Our results confirm that cardiac surgery in children induces a systemic release of the pro- and anti-inflammatory cytokines TNF-α, IL-6, IL-10, and IL-12 that persists at least up to POD 5, and that the importance of the inflammatory response is well reflected by the early post-operative PCT levels.
TNF-α is an early pro-inflammatory cytokine that has also a role in the maintenance of homeostasis . It induces among others IL-6 . TNF-α and IL-6 are implicated in the pathophysiology of heart failure and of pulmonary hypertension . IL-6 helps terminating inflammation via the induction of C-reactive protein in the liver and via the induction of the monocyte deactivating cytokine IL-10 . The liver is an important source of IL-10 during cardiac surgery, as we showed previously . IL-10 inhibits the synthesis of all pro-inflammatory cytokines via the activation of the suppressor of cytokine signaling (SOCS) . SOCS in turn is modulated by mechanical stress as it has been shown in human endothelial cells .
IL-12 is a pro-inflammatory cytokine that is produced by antigen presenting cells such as dendritic cells and macrophages. It regulates interferon-γ (INFγ) production by Th1 lymphocytes . In adults and children undergoing cardiac surgery, decreased ex vivo IL-12 production has been demonstrated [21, 22], thus favoring anti-inflammatory balance .
In the present series, upon connection with the ECC circuit, the concentrations of TNF-α and IL-12 fall significantly. This decrease may be the result of the combined effects of dilution and corticosteroids given before the operation . Both pro-inflammatory cytokines showed a similar course with a secondary significant increase of their blood concentrations during ECC and a peak value measured 4 h po, reflecting the pro-inflammatory effect of cardiac surgery . The correlations between TNF-α levels at the end of ECC and the volume of water retention during ECC and the oxygenation index on POD 1, respectively, confirm the harmful impact of inflammation on endothelial- and organ function . The second decrease of TNF-α- and IL-12 concentrations with a nadir on POD 3 reflects the counteracting effect of the anti-inflammatory response . This latter was objectivized in this series by an early and significant increase of IL-10 blood concentrations reaching their peak value at the end of ECC. Interestingly, the importance of the early release of IL-10 was associated with higher mean arterial blood pressure in the early post-operative period, reflecting the clinical relevance of the anti-inflammatory response during cardiac surgery.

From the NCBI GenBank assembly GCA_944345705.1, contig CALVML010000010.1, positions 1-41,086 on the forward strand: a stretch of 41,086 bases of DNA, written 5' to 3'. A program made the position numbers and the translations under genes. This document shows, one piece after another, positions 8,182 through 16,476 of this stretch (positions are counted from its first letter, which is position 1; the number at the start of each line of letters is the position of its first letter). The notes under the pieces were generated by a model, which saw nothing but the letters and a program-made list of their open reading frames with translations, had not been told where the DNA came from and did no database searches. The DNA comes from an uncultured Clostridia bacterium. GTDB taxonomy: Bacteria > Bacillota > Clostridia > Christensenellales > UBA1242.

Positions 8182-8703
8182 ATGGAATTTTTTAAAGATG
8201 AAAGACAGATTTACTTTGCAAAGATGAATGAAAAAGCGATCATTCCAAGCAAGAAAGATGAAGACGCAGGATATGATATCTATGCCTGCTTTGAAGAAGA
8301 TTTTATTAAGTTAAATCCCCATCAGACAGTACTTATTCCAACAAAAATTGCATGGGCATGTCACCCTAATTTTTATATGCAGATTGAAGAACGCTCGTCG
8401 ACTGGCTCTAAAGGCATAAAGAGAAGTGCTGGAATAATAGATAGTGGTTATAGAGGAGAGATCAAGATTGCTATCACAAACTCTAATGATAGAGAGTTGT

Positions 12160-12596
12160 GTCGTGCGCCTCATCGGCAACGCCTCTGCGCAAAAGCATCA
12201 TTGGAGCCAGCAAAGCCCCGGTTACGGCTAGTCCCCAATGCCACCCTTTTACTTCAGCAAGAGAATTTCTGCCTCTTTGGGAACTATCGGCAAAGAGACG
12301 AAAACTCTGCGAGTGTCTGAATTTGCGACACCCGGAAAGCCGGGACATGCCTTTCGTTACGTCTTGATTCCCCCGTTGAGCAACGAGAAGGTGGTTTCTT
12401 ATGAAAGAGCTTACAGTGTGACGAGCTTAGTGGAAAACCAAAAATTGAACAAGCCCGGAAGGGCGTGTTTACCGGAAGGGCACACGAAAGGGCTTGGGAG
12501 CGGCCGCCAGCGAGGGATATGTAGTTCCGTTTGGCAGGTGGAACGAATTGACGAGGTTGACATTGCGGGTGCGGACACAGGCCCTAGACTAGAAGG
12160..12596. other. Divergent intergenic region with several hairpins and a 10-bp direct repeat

IL-6 showed a similar course to IL-10. IL-6 has early pro- and later anti-inflammatory properties as well and its blood levels usually reflect the amount of systemic inflammation . In this series, its early release after connection to ECC was associated with lower CVP, confirming the role of inflammation in the pathophysiology of capillary leakage during cardiac surgery .
The comparison of the time course of TNF-α and IL-12 blood concentrations on the one hand and of IL-6 and IL-10 on the other hand is suggestive for the interplay between pro- and anti-inflammatory signals during and after cardiac surgery . This is supported by the significant correlations between TNF-α and IL-10 concentrations we observed in the early post-operative period.